I was listening to this radio interview with Seth Godin and it was part of a series called A Conversation on Being.  Basically, he was talking mostly about the wide range of ways that people express themselves, and in turn how they market themselves.  How we are all artists and how we all create, whether we realize it or not.

Godin made sure to say that art isn’t just paint on a canvas; he defined it as doing things with the right intent, for the first time, in a way that has an impact.  So the poetry that you wrote in the margins of your notebook?  That’s art.  The freaking awesome play your theater group put on?  That’s art, too.  But what about the things we do in class?  The things we’re usually assigned and graded on?  Is that art?  I think it’s art if you look at it and can say you’re proud of it.  I think this is more true in English class than any other.

In my English class, we focus a lot on creating.  Creating essays, creating blog posts, and ultimately creating a book that is a collection of the essays that we write in class.  This is implying that the work we do in class should be something we’re proud enough of to share with other people.  This pride in your work is one of the key aspects that Godin says contributes to its value.  Another thing Godin insists is essential to marketing yourself well is having the right “tribe”, a group of people who we choose to belong to.  I think my English class does a great job of developing these tribes: there’s the people I sit next to that I depend on for feedback on all my essays, and there’s the group of friends I consult with as we start to patch together our book.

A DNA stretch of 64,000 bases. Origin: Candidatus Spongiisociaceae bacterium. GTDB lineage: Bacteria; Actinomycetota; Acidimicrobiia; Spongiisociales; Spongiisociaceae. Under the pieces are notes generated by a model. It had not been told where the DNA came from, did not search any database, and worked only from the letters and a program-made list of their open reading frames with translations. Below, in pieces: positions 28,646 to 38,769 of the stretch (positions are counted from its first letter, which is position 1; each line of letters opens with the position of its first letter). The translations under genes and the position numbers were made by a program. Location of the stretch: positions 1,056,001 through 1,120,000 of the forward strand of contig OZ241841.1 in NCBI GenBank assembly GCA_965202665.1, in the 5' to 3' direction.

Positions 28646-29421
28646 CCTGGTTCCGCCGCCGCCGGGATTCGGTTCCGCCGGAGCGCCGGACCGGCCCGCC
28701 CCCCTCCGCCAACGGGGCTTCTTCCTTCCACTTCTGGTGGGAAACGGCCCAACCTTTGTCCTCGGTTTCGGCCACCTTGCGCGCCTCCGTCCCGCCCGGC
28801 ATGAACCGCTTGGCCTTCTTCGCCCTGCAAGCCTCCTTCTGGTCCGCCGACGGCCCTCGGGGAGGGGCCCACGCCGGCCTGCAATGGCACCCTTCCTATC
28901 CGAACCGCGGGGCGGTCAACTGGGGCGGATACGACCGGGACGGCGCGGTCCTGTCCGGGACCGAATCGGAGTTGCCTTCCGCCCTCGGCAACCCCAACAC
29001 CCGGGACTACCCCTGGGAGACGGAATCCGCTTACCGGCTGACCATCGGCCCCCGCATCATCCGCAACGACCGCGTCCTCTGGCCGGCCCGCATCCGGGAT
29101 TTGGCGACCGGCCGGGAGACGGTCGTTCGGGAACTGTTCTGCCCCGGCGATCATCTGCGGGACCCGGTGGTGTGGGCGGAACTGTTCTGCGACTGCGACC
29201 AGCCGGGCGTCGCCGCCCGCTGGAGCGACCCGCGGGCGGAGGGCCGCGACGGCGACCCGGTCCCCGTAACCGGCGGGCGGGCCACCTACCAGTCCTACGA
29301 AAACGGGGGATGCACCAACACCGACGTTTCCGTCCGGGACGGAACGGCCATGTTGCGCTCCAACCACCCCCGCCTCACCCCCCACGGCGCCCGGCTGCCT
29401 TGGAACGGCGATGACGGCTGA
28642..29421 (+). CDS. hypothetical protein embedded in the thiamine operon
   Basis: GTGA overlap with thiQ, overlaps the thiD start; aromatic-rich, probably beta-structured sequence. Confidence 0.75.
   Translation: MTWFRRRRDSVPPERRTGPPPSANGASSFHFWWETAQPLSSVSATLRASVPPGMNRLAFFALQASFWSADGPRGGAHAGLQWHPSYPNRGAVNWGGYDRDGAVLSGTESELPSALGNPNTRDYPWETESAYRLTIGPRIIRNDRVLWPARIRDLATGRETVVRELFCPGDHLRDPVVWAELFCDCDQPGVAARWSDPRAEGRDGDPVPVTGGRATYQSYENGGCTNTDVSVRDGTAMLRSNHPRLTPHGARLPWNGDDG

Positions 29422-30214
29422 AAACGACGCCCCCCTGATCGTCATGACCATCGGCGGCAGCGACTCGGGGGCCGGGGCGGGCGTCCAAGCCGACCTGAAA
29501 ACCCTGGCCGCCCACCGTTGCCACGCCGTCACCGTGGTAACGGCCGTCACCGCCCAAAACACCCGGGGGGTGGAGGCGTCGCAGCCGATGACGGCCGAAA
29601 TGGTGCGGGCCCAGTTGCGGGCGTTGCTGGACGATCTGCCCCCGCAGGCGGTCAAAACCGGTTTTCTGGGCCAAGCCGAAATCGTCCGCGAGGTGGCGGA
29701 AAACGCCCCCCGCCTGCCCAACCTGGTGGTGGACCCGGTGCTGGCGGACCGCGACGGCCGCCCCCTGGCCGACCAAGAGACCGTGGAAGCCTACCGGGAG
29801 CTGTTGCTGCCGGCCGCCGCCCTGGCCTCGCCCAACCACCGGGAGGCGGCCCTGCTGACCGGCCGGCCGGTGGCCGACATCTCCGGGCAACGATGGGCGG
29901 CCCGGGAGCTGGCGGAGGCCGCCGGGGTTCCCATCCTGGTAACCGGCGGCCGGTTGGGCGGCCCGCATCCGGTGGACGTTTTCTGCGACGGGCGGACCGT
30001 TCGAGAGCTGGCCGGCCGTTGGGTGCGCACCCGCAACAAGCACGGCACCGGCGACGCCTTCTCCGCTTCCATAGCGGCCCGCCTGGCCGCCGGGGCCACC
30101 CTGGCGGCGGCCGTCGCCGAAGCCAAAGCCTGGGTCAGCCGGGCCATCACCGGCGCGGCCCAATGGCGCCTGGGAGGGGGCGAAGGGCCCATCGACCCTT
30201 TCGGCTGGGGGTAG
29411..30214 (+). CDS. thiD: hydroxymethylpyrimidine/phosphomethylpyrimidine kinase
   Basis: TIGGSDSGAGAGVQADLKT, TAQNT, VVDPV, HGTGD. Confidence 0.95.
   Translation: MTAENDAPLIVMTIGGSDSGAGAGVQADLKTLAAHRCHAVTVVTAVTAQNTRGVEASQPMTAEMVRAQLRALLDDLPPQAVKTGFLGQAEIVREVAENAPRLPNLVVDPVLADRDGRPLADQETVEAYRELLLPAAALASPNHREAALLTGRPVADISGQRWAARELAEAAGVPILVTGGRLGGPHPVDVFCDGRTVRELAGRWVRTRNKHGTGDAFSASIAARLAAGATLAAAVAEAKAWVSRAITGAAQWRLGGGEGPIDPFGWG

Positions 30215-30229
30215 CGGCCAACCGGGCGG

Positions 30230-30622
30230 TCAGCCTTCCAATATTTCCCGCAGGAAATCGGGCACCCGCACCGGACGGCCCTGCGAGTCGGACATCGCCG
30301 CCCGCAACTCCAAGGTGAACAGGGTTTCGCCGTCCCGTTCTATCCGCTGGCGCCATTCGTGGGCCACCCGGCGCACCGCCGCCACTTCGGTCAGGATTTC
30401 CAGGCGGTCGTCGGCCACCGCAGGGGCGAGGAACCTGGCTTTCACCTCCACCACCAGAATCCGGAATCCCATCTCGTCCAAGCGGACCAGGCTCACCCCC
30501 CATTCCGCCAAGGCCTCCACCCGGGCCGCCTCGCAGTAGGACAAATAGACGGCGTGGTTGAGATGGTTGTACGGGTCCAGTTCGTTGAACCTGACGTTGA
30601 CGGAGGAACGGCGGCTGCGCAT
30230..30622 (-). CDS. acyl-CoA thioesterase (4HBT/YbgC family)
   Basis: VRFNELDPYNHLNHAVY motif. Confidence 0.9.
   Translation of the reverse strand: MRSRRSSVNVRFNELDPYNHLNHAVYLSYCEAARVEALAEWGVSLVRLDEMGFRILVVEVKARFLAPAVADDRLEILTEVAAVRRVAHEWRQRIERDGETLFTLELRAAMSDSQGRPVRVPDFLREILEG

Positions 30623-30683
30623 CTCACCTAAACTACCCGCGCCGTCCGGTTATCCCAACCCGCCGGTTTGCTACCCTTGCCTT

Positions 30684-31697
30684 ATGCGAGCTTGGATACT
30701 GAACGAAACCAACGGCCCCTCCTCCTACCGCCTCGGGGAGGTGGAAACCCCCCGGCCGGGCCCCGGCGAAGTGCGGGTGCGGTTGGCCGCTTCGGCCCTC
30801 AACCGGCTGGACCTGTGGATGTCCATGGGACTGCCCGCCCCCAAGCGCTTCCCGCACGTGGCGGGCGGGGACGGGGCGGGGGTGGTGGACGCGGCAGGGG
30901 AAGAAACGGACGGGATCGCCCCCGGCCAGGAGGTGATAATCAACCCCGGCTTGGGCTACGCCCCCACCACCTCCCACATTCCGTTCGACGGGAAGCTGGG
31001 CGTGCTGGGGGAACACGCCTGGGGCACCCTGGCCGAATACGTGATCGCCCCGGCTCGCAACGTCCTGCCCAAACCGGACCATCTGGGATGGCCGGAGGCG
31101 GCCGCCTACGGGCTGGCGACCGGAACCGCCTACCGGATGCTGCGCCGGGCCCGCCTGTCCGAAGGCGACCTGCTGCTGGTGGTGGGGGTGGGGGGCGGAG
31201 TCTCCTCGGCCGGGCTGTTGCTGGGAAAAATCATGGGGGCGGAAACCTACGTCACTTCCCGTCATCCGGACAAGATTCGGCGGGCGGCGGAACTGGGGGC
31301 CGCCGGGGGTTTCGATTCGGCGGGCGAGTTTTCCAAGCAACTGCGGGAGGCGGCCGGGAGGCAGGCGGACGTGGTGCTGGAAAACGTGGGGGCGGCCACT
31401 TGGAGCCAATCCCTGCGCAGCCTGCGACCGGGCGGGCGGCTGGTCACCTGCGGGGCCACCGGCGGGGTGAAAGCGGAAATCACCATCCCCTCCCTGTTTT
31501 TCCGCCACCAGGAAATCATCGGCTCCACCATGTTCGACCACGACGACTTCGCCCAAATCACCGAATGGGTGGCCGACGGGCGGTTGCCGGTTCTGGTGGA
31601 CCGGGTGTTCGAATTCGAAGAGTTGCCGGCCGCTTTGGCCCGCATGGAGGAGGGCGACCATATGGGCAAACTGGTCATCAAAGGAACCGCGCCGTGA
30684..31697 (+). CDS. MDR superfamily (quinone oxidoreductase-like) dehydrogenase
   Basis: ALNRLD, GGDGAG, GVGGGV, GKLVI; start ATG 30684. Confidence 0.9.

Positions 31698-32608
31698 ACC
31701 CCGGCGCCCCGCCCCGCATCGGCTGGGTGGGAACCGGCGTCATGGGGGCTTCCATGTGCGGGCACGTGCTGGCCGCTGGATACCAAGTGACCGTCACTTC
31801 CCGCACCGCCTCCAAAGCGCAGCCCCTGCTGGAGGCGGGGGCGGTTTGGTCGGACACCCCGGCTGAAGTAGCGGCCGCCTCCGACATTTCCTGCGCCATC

Godin wants to redefine marketing as making a story that resonates with the intended audience.  The goal is not to effect large numbers of people on a superficial level, but to deeply influence maybe a pocket of people, whom your ideas really speak to.  I have a bit of trouble expressing my ideas to people, however small the audience, because I have a fear of my work not being good enough, or my answer being wrong.  Godin describes this as the voice in our head that tells us, “You’ve gone too far; don’t show this to anyone.”  But obviously, there’s no way you can get a reaction from an audience if you refuse to give them anything, so I’m working on overcoming my fear of being wrong and to instead improve my ideas so that I think they’re ready for public consumption.

The most interesting thing I took from this Conversation on Being was that no matter what you do, there’s a trail you leave behind.  Once someone documents it, there’s a sort of immortality to your actions.  I do disagree with Godin’s point about how we need to know our audience before we even meet them.  Having preconceived notions of whom you’re writing to can be dangerous, especially if it affects the honesty of your writing.  It’s good to have an idea of who you want to reach, but you can’t really imagine each individual’s mindset towards your art without letting them react first.  I think the best thing to do is to create something you’re proud of and then hope for the best.

I really wish that Godin would’ve expanded more on spinning the narrative of our daily lives.  Because I believe that every day we make decisions that affect the people around us, and that’s how we leave our trail.

Keep creating,

Individual Impact